The climate in Wyoming is generally a semi-arid continental climate (Koppen climate classification BSk) which is drier and windier in comparison to most of the United States with temperature extremes. Much of this is due to the topography of the state. Summers in Wyoming are warm with July high temperatures averaging between 85 °F (29°C) and 95 °F (35°C) in most of the state. With increasing elevation, however, this average drops rapidly with locations above 9,000 feet (2,743 m) averaging around 70 °F (21°C). Summer nights throughout the state are characterized by a rapid cooldown with even the hottest locations averaging in the 50-60 °F (10-14 °C) range at night. In most of the state, the late spring and early summer is when most of the precipitation tends to fall. Winters are cold, but are variable with periods of sometimes extreme cold interspersed between generally mild periods, with Chinook winds providing unusually warm temperatures in some locations. Precipitation depends on elevation with lower areas in the Big Horn Basin averaging 5-8 inches (125 - 200 mm) (making the area nearly a true desert). The lower areas in the North and on the eastern plains typically average around 10-12 inches (250-300 mm), making the climate there semi-arid. Some mountain areas do receive a good amount of precipitation, 20 inches (510 mm) or more, much of it as snow, sometimes 200 inches (510 cm) or more annually.
The climate of any area in Wyoming is largely determined by its latitude, altitude and local topography. When put together, these factors have a lot to do with airflow patterns, temperature variations, precipitation and humidity brought in by the weather systems that migrate eastward. In winter, Wyoming is often beneath the jet stream, or north of it, which accounts for its frequent strong winds, blasts of Arctic air and precipitation, all the necessary ingredients for great snow conditions at Wyoming's northwestern ski areas. In summer, the jet stream retreats northward to somewhere over Canada, leaving the state's weather mild and pleasant at a time when the majority of Wyoming's visitors choose to arrive. Jackson, located at 6,230 feet (1,899 m) above sea level and surrounded by mountains, can expect a high temperature in July of 80˚ F (26.6°C). The average is more likely to be 65˚ F (18.3°C). The closest National Weather Station (in Riverton on the other side of the Wind River Mountains at 4,955 feet (1,510 m)) reports slightly warmer July weather.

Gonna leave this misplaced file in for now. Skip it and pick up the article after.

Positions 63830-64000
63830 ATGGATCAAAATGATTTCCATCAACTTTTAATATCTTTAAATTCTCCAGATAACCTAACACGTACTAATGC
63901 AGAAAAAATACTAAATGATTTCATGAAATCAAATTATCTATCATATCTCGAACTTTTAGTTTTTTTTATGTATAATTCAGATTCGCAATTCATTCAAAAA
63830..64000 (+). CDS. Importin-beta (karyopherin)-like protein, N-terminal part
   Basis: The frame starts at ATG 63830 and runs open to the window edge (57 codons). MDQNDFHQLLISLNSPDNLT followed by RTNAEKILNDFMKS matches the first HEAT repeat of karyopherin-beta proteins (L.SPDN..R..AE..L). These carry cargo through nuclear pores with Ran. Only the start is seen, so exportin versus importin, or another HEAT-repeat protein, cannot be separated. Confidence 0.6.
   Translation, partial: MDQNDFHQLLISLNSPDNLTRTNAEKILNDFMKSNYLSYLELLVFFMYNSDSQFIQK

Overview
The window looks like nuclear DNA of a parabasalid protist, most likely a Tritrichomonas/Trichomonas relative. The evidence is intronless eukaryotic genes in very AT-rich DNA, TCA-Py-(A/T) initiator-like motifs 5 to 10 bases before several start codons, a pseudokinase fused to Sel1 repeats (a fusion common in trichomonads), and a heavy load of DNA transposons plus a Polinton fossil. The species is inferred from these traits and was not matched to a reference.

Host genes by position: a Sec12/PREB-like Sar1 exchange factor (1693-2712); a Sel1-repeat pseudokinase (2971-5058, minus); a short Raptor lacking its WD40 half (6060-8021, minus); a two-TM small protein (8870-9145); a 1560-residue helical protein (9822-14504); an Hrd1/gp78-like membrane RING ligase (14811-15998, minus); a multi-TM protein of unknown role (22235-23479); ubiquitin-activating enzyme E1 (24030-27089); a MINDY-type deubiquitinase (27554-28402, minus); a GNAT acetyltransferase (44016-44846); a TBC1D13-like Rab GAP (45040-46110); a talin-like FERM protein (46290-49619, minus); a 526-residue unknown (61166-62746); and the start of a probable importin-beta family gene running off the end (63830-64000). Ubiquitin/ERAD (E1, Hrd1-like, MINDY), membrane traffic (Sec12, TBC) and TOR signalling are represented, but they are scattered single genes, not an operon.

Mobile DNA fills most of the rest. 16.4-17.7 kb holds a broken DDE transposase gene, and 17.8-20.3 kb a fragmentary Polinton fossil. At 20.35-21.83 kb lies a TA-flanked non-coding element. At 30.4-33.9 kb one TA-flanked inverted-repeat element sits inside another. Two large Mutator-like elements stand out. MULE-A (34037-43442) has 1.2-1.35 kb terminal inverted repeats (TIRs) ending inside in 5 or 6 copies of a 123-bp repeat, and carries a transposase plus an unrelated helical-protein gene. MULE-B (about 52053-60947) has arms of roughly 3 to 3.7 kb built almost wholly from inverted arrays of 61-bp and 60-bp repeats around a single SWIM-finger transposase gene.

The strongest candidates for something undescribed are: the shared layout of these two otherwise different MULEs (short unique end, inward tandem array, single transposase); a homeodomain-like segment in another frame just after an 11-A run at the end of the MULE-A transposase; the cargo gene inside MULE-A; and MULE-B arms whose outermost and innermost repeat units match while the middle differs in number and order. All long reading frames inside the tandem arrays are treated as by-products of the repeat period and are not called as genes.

Weather and topography in Wyoming both have more contrast than in most other states. Severe weather is not uncommon in Wyoming, with the state being one of the leading states for hail damage in the United States. The number of thunderstorm days vary across the state with the southeastern plains of the state having the most days of thunderstorm activity. Thunderstorm activity in the state is highest during the late spring and early summer. The southeastern corner of the state is the most vulnerable part of the state to tornado activity. Moving away from that point and westwards, the incidence of tornadoes drops dramatically with the west part of the state showing little vulnerability. Tornadoes, where they occur, tend to be small and brief, unlike some of those which occur a little further east.
The region known today as the state of Wyoming was originally inhabited by several Native American groups. The Crow, Arapaho, Lakota, and Shoshone were but a few of the original inhabitants encountered when white explorers first entered the region. Although French trappers may have ventured into the northern sections of the state in the late 1700s, John Colter, a member of the Lewis and Clark Expedition, was probably the first white American to enter the region in 1807. His reports of the Yellowstone area were considered at the time to be fictional. Robert Stuart and a party of five men returning from Astoria discovered South Pass in 1812. The route was later followed by the Oregon Trail. In 1850, Jim Bridger located what is now known as Bridger Pass, which was later used by both the Union Pacific Railroad in 1868, and in the 20th century by Interstate 80. Bridger also explored the Yellowstone region and like Colter, most of his reports on that region of the state were considered at the time to be tall tales.
After the Union Pacific Railroad reached the town of Cheyenne, which later became the state capital, in 1867, the population began to grow steadily in the Wyoming Territory, which was established on July 25, 1868. Unlike Colorado to the south, Wyoming never experienced a rapid population boom from any major mineral discoveries such as gold or silver. Copper was found in some areas of the state.
Once government sponsored expeditions to the Yellowstone country were undertaken, the previous reports by men like Colter and Bridger were found to be true. This led to the creation of Yellowstone National Park, which became the world's first National Park in 1872. It is located in the far northwestern portion of the state. Most of the territory that comprises Yellowstone National Park is located in Wyoming.